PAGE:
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Hogback Community College                                                    TREE IDENTIFICATION IN THE HOGBACK ECOREGION

Whether you are managing land, cutting firewood, searching for wildlife, or just enjoying the beauty and diversity of trees, being able to identify trees is both useful and fun. It also fosters greater understanding of our local biodiversity, ecology, and improved stewardship of our local landscapes. This course will introduce you to year-round tree identification.

This course is intended as an introduction for beginners or those willing to share their skills and enthusiasm with beginners. You will learn to recognize some of the basic characteristics of bark, tree form, twigs, buds, leaves, fruit, and habitat to consider when trying to identify native trees in their natural settings. You’ll become familiar with the common names of many of the more widespread species and will be introduced to some of the excellent resources available to help you continue to develop skills on your own.

We will spend four Saturday mornings (with Sunday raind-dates) traveling by foot in four local woodlands from the Lake Champlain Basin to the Appalachian Gap, identifying and discussing trees. We will begin with two walks in the winter to examine bark, form, habitat, twigs, and buds and follow that with two walks when the trees have their leaves. Excursions will be relaxed and slow, but on and off trail. In between meetings you will have species sheets to complete—which serve as a vehicle for learning more about the natural history and biology of the species that we are observing. You will also be asked to get out on your own between class meetings and keep a list of the tree species you see, along with their key field marks.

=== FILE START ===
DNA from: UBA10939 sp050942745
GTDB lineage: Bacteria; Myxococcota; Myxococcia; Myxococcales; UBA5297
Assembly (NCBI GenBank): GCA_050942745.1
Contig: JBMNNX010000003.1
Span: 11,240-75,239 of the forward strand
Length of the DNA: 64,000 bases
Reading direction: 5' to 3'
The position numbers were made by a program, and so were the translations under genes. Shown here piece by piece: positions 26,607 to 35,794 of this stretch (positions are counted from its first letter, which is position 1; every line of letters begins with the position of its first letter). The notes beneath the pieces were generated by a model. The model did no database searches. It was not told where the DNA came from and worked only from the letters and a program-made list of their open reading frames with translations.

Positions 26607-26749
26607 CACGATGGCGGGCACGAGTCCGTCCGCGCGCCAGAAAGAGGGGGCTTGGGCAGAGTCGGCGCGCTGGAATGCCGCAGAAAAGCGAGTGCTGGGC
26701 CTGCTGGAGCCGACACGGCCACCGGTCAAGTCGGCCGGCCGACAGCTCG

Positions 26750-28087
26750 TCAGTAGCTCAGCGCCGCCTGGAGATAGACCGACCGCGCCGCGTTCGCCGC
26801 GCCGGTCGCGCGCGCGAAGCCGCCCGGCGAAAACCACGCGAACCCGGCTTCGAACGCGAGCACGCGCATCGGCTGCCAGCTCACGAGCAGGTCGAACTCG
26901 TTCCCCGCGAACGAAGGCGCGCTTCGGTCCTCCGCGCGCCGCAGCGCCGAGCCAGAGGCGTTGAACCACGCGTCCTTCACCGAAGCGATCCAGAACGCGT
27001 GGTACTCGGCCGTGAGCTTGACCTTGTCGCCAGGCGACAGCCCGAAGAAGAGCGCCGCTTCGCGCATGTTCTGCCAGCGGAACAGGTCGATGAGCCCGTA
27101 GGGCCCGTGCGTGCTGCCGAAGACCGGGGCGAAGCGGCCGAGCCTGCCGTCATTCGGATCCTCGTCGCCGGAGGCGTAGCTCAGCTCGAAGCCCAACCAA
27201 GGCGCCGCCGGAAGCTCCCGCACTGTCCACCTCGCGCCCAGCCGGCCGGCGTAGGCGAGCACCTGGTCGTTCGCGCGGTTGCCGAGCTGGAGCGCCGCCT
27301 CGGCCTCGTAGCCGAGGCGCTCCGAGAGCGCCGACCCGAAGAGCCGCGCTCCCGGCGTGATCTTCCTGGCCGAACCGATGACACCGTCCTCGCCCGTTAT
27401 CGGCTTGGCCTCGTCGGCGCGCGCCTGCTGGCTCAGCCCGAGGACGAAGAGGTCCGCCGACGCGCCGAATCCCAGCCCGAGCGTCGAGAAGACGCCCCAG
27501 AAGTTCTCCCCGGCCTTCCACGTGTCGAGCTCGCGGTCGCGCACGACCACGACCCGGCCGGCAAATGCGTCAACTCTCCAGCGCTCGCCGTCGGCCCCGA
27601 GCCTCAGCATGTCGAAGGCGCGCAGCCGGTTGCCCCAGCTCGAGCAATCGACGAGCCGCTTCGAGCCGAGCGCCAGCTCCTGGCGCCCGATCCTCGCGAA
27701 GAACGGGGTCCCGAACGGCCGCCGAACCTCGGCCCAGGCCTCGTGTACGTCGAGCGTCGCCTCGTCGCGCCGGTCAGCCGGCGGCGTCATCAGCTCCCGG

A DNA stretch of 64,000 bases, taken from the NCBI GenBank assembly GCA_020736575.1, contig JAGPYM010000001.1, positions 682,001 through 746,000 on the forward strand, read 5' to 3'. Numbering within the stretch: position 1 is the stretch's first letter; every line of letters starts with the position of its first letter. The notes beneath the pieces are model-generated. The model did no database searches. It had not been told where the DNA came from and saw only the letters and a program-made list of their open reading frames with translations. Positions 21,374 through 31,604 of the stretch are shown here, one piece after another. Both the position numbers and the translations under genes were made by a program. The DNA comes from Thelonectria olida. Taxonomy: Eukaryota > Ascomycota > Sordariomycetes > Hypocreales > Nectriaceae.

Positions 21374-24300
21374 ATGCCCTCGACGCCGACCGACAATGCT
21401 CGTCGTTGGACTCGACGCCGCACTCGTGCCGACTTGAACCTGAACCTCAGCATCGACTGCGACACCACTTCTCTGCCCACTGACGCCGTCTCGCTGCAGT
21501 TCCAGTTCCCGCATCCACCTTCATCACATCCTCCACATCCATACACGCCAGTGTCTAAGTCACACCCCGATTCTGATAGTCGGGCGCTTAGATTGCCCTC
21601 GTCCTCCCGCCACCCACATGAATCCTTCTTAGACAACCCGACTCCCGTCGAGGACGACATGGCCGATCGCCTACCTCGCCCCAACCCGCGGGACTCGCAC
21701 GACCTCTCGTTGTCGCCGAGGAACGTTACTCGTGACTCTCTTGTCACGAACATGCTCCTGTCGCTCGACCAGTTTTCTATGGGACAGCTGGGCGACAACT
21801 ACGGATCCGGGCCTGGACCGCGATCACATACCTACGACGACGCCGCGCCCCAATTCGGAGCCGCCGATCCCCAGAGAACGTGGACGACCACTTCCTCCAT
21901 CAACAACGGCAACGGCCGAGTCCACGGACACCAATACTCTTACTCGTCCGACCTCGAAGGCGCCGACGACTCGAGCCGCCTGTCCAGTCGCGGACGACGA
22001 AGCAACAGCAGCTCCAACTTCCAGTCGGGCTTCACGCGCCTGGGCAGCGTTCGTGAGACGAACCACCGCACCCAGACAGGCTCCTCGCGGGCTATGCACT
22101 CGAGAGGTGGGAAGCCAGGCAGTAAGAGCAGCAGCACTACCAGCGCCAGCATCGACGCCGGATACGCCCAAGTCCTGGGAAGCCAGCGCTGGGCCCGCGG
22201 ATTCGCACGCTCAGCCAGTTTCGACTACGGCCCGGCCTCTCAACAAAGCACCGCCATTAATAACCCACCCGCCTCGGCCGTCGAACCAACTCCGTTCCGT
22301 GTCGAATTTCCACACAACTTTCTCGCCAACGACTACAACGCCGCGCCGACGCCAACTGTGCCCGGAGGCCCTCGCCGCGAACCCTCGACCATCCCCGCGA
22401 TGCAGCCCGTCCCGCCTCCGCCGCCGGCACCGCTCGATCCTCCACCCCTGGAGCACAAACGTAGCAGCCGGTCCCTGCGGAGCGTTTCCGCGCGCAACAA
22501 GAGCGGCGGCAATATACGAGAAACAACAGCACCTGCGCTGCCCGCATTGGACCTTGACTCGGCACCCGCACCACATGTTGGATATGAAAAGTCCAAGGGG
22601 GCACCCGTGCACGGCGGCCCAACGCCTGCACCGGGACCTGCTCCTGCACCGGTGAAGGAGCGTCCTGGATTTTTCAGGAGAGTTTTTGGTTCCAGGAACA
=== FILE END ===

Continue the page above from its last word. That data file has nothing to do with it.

About the Instructor

Jim Andrews is a full time herpetologist and conservationist with a life-long recreational and professional interest in the natural history and identification of trees. He has lead tree identification field trips in Vermont for a variety of organizations. He teaches herpetology and field ornithology as an adjunct professor at UVM and performs biological surveys of many taxonomic groups as a private consultant. His goal is to create enjoyable and interesting field experiences through which the teacher and students can learn together and as a result, become better stewards of our environment.

 

Course Details
Date, Time, and Location of instruction:

 

Saturday, March 1, 2014 (rain-date Sunday, March 2)
Time: 8am – noon
Location: Meet at the green in the center of Bristol (Park on Rt 116 near gazebo).
Topic: Using bark, buds, form, and habitat to identify trees in winter. Introduce some useful guides. Tree list and species sheets for selected species.
Site: Brynn Family Forest on Plank Road
Saturday, March 22, 2014 (rain-date Sunday, March 23)
Time: 8am – noon
Location: Meet at Park and Ride at Junction of Rtes 7 and 22A in Vergennes
Topic: Using bark, buds, form, and habitat to identify trees in early spring. Continue tree list and species sheets for selected species.
Site: Buck Mountain in Waltham
Saturday, May 24, 2014 (rain-date Sunday, May 25)
Time: 8am – noon
Location: Meet at the green in the center of Bristol.
Topic: Using leaves, bark, buds, form, and habitat to identify trees in late spring. Continue tree list and species sheets for selected species.
Site: Waterworks property in Bristol
Saturday, June 28, 2014 (rain-date Sunday, June 29)
Time: 8am – noon
Location: Meet at the green in the center of Bristol.
Topic: Using leaves, bark, buds, form, and habitat to identify higher-elevation tree species in summer. Continue a lifetime of tree ID and stewardship.
Site: Camelís Hump State Forest in Buelís Gore near the Appalachian Gap.

 

Minimum and maximum number of students
Minimum: 8 Maximum:15


Fee: $160
Credit Hours*: 1 (16 hours of instruction)
*While our courses offer the structure and content of college courses, we are not seeking accreditation for Hogback Community College, nor do we currently offer credits for transfer to other educational institutions. Many teachers have taken Hogback Community College courses as part of their Professional Development requirements.